Pierre Bayle

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In existographies, Pierre Bayle (308-249 BE) (1647-1706 ACM) (IQ:175|#233) (Cattell 1000:413) (PR:3,205|65AE / philosopher:179) (FA:61) (CR:28) (LH:6) (TL:34) was a French philosopher, free thinker, and encyclopedist, noted for []


Thoughts on the Comet

In 1682, Bayle, in his Various Thoughts on the Occasion of the Comet, in commentary on the famous comet of 1680, argued that comets were a natural phenomenon, that comets did not presage disaster, after which he presented the “first-ever all-out defense of the morals of an atheist” (Hecht, 2003).[1]

Critical Dictionary

In 1695 to 1702, Bayle wrote his Historical and Critical Dictionary, with 3,000-entries in 3-volumes, one of the first encyclopedia prototypes, notable for being crypto-atheism siding critical of religion, and for having articles with footnotes, that had their own footnotes, the latter of which running 20+ pages in length. Bayle's Dictionary later came to be characterized as the "arsenal of the enlightenment" and or a "bible for doubters". He discussed things, such as the "three impostors" legend, which he attributed to Averroes (Ѻ), and upheld Michel Montaigne's claim that religious claims are not confirmed by any inner principle, but are fed to people as children.



Bayle was influenced by: Michel Montaigne and Averroes.


Bayle influenced: Voltaire, Denis Diderot, and Baron Holbach.


Quotes | On

The following are quotes on Bayle:

“The illustrious Bayle [Thoughts on Various Subjects (§:21)], who teaches us so ably to think, says, with abundant reason, that ‘there is nothing but a good and solid philosophy, which can like another Hercules, exterminate those monsters called popular errors: it is that alone which can set the mind at liberty’.”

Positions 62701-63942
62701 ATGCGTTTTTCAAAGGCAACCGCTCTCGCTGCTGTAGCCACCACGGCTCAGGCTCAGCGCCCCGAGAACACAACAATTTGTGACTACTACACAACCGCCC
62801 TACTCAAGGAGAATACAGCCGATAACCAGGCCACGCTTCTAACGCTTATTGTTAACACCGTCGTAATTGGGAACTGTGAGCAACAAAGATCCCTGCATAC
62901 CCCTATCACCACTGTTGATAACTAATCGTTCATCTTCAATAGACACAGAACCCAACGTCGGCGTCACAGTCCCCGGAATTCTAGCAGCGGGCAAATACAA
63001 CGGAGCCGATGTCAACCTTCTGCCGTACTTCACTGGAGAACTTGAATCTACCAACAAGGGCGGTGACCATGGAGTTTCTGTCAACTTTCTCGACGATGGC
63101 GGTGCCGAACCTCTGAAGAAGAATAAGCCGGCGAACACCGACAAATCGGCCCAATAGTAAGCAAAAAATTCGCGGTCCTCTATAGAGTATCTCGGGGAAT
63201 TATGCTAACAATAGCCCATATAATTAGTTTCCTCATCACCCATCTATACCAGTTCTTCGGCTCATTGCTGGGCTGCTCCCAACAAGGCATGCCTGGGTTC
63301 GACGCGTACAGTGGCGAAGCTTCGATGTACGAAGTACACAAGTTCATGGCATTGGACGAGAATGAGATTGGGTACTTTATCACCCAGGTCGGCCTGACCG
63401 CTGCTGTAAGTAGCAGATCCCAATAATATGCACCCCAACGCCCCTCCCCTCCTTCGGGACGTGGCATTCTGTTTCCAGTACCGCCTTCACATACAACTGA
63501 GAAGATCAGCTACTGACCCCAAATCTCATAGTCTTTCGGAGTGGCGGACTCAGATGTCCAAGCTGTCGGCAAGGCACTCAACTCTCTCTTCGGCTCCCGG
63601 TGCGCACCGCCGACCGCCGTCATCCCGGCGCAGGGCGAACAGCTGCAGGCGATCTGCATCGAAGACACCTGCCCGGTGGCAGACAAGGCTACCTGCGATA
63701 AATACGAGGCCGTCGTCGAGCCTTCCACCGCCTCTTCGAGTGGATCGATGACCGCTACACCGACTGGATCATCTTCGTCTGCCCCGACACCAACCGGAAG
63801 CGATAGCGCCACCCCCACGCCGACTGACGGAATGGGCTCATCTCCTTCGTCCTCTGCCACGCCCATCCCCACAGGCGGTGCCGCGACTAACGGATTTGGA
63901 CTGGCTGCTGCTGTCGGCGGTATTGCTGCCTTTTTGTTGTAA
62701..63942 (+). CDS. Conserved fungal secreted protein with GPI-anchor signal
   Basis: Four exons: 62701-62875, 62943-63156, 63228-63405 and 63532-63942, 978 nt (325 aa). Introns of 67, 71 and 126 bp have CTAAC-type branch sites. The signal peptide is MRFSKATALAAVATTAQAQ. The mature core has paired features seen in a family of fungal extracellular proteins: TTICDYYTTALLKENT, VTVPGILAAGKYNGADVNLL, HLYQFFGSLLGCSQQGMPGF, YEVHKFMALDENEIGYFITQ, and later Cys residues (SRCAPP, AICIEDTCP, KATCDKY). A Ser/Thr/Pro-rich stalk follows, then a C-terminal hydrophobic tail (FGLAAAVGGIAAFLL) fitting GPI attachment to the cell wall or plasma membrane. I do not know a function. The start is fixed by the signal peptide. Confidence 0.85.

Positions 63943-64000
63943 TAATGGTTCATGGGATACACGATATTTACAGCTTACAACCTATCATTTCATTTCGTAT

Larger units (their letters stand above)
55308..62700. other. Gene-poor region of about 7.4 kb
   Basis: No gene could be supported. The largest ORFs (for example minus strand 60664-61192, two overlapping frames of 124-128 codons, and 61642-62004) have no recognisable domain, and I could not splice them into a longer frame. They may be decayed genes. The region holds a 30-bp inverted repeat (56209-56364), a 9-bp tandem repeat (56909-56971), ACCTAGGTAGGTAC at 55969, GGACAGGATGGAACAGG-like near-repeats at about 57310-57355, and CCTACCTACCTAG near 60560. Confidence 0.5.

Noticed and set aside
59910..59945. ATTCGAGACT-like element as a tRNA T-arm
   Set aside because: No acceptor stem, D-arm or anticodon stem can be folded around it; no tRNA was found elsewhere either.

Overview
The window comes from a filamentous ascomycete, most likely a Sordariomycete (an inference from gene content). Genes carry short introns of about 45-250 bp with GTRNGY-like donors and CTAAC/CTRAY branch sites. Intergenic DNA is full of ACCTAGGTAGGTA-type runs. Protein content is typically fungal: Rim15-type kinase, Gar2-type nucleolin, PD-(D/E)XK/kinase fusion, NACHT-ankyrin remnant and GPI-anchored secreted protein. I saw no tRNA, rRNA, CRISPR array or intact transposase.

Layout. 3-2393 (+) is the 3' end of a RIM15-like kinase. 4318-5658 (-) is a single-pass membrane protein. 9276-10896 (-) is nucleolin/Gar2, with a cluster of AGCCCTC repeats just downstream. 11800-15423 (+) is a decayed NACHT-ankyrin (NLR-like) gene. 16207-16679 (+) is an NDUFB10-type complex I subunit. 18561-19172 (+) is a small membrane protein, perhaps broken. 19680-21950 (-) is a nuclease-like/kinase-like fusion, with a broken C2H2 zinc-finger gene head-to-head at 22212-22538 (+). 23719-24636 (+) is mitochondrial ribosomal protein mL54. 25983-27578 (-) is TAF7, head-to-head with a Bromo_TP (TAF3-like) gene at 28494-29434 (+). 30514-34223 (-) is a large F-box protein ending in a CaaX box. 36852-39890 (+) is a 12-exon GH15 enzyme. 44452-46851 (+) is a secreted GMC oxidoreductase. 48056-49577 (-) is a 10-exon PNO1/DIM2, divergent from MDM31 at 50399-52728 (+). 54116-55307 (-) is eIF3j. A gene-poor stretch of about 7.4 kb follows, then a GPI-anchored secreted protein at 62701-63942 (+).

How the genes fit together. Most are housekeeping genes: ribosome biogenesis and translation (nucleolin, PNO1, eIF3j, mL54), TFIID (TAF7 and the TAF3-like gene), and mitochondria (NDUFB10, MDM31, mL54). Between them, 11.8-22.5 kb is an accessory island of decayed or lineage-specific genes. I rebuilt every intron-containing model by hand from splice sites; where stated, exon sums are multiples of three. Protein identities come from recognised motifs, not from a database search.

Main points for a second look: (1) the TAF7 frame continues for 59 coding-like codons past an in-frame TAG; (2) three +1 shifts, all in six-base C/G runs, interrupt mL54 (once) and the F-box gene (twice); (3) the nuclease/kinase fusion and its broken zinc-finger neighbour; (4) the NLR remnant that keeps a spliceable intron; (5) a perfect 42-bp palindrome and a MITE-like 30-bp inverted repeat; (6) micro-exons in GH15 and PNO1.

Baron Holbach (1770), The System of Nature (pg. 313)

Quotes | By

The following are quotes by Bayle:

“They are not the general opinions of the mind, which determine us to act, but the passions.”
— Pierre Bayle (1682), Various Thoughts on the Occasion of the Comet (§:177); cited by Baron Holbach (1770) in The System of Nature (pg. 309-310)
“Spinoza was the greatest atheist there ever was and who was so infatuated with certain principles of philosophy that, to meditate on them better he went into retirement, renouncing all that may be called the pleasures and vanities of the world and concerning himself only with abstruse meditations. Sensing that he was near his end [see: atheist deathbed deconversions], he had his landlady come and begged her to prevent any minister from coming to see him in that condition. His reason was, as is known from one of his friends [Adriaan Paets, according to Verniere], that he wished to die without a dispute and that he feared falling into some weakness of the understanding which would make him say something that could be used against his principles. This is to say that he feared that it would be spread about in the world that, when facing death, his conscience having awoken, it made him give the lie to his bravery and renounce his sentiments. Can a more ridiculous and more extreme vanity be seen than this one, and a crazier passion for the false idea one forms of constancy?”
— Pierre Bayle (1628), Various Thoughts on the Occasion of the Comet (pg. 227)
“In matters of religion it is very easy to deceive a man, and very hard to undeceive him.”
— Pierre Bayle (c.1685), Publication; cited by David Fitzgerald (2010) in Nailed (pg. #) [2]

End matter


  1. (a) Bayle, Pierre. (1682). Various Thoughts on the Occasion of the Comet (Pensées Diverses sur l'Occasion de la Comète) (pg. 227) (translator: Robert Barlett). SUNY, 2000.
    (b) Hecht, Jennifer M. (2003). Doubt: A History: The Great Doubters and Their Legacy of Innovation from Socrates and Jesus to Thomas Jefferson and and Emily Dickinson (Bayle, pg. 328; Foe, pg. 330; bible for doubters, pg. 331). HarperOne.
  2. Fitzgerald, David. (2010). Nailed: Ten Christian Myths That Show Jesus Never Existed (Amz). LuLu.

External links

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